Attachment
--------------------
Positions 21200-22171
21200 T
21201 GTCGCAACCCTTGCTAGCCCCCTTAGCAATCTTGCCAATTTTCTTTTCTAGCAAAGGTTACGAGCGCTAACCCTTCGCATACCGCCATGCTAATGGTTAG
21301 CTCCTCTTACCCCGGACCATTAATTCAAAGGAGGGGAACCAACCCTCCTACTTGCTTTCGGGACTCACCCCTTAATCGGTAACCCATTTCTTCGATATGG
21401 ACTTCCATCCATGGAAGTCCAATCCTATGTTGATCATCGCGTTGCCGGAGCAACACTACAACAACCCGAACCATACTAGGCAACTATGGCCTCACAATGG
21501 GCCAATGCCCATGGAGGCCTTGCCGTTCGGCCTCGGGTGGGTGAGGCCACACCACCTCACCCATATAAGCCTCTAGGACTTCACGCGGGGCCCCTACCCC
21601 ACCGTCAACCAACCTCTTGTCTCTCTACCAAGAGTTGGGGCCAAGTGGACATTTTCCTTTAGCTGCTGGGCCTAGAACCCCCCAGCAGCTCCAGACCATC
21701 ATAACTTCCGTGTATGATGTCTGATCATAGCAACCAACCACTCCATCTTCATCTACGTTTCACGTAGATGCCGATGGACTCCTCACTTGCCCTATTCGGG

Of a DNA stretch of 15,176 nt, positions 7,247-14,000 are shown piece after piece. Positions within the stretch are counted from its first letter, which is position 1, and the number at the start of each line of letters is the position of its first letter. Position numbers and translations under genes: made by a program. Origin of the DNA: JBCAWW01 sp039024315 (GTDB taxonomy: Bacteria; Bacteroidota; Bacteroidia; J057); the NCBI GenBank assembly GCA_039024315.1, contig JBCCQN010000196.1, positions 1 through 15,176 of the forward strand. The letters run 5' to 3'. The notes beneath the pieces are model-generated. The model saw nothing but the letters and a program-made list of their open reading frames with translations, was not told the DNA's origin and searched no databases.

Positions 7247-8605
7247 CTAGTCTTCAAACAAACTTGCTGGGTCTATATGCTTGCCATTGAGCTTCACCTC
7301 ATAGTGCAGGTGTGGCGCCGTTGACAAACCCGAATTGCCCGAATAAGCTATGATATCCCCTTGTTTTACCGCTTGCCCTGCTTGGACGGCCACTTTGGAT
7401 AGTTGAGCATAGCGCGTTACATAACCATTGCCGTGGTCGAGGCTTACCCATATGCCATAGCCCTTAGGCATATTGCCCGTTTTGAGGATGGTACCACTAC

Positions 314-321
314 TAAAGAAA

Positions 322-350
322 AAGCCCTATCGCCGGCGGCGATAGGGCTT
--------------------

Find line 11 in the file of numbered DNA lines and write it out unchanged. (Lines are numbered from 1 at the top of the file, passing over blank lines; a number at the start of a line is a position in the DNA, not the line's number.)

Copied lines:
7247 CTAGTCTTCAAACAAACTTGCTGGGTCTATATGCTTGCCATTGAGCTTCACCTC